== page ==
NASA’s Newest Mars Lander is set to Touch Down on Mars in a matter of Days
Time flies, or so they say.
The last time NASA landed a spacecraft on Mars was six years ago when the Curiosity Rover successfully touched down on the Martian surface.
Now, six years after, NAS will attempt to land a brand-new spacecraft on the Red Planet’s Surface: the InSight mission.
InSight was launched on May 5, 2018, and it is expected to touch down on the Martian surface in a region called Elysium Planitia on November 26.
Lockheed Martin began construction of the lander on 19 May 2014, with general testing starting on 27 May 2015.
It will be the first NASA spacecraft to reach Mars since the arrival of Curiosity in 2012.
NASA explains that the new mission aims to study the “deep interior” of the Red Planet.
The data it collects will “help scientists understand the formation of all rocky worlds, including ours,” the space agency said.
An InSight is totally different from all rovers currently exploring Mars.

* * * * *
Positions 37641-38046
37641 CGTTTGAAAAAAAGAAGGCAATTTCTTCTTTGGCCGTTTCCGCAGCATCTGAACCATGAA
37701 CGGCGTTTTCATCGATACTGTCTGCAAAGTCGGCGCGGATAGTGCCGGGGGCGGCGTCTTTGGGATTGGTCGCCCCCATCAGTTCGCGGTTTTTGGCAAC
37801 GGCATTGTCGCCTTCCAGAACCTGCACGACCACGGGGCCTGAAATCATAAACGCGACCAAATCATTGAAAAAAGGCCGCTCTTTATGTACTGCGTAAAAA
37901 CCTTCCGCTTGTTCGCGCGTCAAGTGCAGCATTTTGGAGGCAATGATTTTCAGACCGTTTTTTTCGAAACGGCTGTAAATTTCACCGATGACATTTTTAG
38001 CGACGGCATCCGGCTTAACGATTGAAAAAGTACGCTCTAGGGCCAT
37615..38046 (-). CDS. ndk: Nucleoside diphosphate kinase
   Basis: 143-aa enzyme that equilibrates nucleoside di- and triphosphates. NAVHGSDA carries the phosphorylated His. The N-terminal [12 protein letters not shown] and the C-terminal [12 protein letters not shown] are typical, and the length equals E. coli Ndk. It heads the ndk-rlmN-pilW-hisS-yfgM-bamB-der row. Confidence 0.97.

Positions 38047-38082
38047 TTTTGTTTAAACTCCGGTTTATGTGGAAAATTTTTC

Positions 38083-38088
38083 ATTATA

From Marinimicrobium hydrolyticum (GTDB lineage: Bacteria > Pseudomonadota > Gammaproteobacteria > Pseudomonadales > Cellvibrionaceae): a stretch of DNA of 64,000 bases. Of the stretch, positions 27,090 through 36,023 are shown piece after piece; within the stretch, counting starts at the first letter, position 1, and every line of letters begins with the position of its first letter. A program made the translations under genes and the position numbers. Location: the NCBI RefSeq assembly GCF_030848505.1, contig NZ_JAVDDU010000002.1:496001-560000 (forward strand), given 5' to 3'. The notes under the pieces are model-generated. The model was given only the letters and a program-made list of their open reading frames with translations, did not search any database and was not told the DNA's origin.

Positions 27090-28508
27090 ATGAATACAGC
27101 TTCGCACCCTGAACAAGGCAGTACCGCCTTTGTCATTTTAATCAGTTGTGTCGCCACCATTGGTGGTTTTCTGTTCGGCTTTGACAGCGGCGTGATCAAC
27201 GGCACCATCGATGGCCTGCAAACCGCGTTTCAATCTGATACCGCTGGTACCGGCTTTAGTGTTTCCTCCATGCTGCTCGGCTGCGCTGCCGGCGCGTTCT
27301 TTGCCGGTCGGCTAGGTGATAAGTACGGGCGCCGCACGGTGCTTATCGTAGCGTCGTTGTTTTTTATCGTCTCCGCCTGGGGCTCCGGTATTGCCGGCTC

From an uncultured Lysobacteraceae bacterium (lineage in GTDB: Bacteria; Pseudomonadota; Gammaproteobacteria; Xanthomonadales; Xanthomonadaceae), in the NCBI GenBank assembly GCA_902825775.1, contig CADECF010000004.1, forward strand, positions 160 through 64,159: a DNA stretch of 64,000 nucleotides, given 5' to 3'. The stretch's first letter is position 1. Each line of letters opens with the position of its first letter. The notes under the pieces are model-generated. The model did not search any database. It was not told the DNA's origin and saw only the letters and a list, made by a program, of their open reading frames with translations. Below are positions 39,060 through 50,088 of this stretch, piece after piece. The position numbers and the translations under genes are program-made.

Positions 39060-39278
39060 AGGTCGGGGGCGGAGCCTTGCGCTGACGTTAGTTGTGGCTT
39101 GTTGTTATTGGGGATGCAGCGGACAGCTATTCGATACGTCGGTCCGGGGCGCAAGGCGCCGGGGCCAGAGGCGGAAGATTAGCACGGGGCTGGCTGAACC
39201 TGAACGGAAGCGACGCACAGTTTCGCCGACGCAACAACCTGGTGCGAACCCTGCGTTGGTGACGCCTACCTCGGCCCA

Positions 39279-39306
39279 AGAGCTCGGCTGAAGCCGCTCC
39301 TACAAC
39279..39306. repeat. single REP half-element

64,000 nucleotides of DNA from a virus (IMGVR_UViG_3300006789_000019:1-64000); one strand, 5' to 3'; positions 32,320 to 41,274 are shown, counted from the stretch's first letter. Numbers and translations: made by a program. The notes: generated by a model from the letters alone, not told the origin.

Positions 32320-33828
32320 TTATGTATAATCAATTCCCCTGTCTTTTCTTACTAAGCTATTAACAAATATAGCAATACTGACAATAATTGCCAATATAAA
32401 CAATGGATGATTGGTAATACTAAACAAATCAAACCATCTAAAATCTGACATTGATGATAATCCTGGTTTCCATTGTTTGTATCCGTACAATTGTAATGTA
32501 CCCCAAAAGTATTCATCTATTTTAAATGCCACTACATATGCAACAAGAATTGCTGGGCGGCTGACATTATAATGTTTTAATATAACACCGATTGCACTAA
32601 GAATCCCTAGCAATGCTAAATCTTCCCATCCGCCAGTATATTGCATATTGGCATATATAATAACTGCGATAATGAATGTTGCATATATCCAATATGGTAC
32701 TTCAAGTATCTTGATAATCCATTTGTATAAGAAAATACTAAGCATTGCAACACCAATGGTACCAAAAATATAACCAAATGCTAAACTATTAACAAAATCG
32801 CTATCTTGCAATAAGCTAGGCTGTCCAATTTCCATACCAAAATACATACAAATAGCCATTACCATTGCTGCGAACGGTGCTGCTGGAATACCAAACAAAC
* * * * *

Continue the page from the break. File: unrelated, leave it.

Missions such as Opportunity or Curiosity have provided a great view of the surface, including Mars’ cannons, volcanoes, soil, and rocks, but it is the building blocks below the surface that record the history of the planet, and it’s our weak spot when it comes to Mars.
While we know a lot about the surface, we know nearly nothing about what Mars is like below the surface.
As noted by Popular Science, “We don’t exactly know what the planet’s core is made of, how big it is, or how geologically active Mars might be. In order to understand these mysteries, we have to look below the surface. That’s InSight’s specialty.”
InSight will spend two years researching the planet’s interior and provide unprecedented scientific data that will help us see Mars like never before.
But before the spacecraft lands, it will have to survive “seven minutes of terror’ in a phase known as EDL, atmospheric entry, descent, and landing.
“We’re really excited,” says InSight Project Manager Tom Hoffman. “There’s nothing as exciting as landing on Mars. So far we are in good shape. We’ve basically done everything we can to be ready.”
“Once we get an indication that we’ve landed successfully and get that first image back, the people that work EDL and the navigation team will go off and celebrate,” Hoffman says. “But the rest of us have to start the science part of the mission: the whole point of landing on Mars is to do the cool science.”